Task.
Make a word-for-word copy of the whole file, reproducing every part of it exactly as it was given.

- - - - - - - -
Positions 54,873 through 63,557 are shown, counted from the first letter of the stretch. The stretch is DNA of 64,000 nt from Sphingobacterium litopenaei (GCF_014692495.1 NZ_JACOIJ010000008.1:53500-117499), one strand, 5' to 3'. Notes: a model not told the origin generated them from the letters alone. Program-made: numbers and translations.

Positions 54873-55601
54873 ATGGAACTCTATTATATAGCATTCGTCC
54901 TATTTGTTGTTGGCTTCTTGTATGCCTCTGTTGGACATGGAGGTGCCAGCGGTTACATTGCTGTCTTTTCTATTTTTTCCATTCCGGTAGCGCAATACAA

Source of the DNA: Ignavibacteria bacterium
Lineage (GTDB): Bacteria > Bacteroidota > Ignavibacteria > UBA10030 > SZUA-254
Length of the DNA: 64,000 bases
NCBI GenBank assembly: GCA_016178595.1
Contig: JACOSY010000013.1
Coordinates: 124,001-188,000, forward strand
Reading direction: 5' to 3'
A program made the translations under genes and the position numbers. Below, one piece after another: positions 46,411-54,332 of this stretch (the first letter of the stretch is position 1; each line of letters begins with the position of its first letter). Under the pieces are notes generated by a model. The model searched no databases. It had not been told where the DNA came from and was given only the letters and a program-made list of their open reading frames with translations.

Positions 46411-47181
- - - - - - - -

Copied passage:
Positions 54,873 through 63,557 are shown, counted from the first letter of the stretch. The stretch is DNA of 64,000 nt from Sphingobacterium litopenaei (GCF_014692495.1 NZ_JACOIJ010000008.1:53500-117499), one strand, 5' to 3'. Notes: a model not told the origin generated them from the letters alone. Program-made: numbers and translations.

Positions 54873-55601
54873 ATGGAACTCTATTATATAGCATTCGTCC
54901 TATTTGTTGTTGGCTTCTTGTATGCCTCTGTTGGACATGGAGGTGCCAGCGGTTACATTGCTGTCTTTTCTATTTTTTCCATTCCGGTAGCGCAATACAA

Source of the DNA: Ignavibacteria bacterium
Lineage (GTDB): Bacteria > Bacteroidota > Ignavibacteria > UBA10030 > SZUA-254
Length of the DNA: 64,000 bases
NCBI GenBank assembly: GCA_016178595.1
Contig: JACOSY010000013.1
Coordinates: 124,001-188,000, forward strand
Reading direction: 5' to 3'
A program made the translations under genes and the position numbers. Below, one piece after another: positions 46,411-54,332 of this stretch (the first letter of the stretch is position 1; each line of letters begins with the position of its first letter). Under the pieces are notes generated by a model. The model searched no databases. It had not been told where the DNA came from and was given only the letters and a program-made list of their open reading frames with translations.

Positions 46411-47181